The life and death of Yukio Mishima

I just finished reading Mishima: A Biography, by John Nathan. I’ve been reading a lot of Mishima lately, and this biography provides a lot of insight into a fascinating person.

A brief bio, for those who aren’t familiar with him: Yukio Mishima (1925 – 1970) was a Japanese writer who produced an enormous number of novels, essays, poems, and plays. As well as writing, he also acted and directed. In the late 1960s, while he was in his 40s, he became involved in right-wing nationalism, which culminated in his committing seppuku after failing to persuade the Japanese Self-Defence Force to rise up, overthrow the current government, and restore the Emperor to power.

I took a break to read this biography three-quarters of the way through Mishima’s last work, the Sea of Fertility tetralogy. The final book was finished shortly before his suicide so I thought that to get the most out of it I should learn more about the author before reading it. I’ll be starting that last book soon and now I’d also like to go back and re-read the semi-autobiographical Confessions of a Mask, which I read last year.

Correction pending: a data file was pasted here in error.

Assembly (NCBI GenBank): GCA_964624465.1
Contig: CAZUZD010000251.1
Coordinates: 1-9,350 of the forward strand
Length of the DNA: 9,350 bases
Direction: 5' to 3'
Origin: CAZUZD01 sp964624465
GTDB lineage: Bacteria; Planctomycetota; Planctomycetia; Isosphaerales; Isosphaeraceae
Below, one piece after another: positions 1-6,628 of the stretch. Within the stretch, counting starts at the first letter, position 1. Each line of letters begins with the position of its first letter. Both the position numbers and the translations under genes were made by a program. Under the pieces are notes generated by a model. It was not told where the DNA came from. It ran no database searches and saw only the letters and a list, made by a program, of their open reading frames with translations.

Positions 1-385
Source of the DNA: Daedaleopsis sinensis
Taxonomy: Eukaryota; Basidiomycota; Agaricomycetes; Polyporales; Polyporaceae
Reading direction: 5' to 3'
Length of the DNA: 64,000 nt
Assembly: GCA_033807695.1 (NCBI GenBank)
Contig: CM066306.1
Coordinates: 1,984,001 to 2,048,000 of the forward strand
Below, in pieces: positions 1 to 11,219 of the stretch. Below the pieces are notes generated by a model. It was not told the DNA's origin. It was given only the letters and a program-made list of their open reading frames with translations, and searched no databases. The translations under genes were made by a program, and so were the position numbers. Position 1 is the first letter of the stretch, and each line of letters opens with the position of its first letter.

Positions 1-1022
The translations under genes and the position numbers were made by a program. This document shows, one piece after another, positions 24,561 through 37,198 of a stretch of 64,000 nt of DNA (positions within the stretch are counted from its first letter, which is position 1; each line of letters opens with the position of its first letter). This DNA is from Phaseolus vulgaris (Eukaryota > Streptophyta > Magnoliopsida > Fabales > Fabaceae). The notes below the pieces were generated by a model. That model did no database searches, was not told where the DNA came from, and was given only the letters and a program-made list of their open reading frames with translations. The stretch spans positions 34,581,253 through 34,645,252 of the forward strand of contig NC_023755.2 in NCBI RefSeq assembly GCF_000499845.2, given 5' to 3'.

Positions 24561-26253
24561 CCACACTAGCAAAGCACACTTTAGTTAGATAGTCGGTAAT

Mishima is often called an ultranationalist or a fascist, but what I’ve learned from his biography, the author of which knew him personally, is that his politics were more a means toward an end rather than an end in itself. He was obsessed with the samurai ideal and wanted to die a death befitting a warrior. After World War II ended, the right-wing movement provided him the best, and only, opportunity to.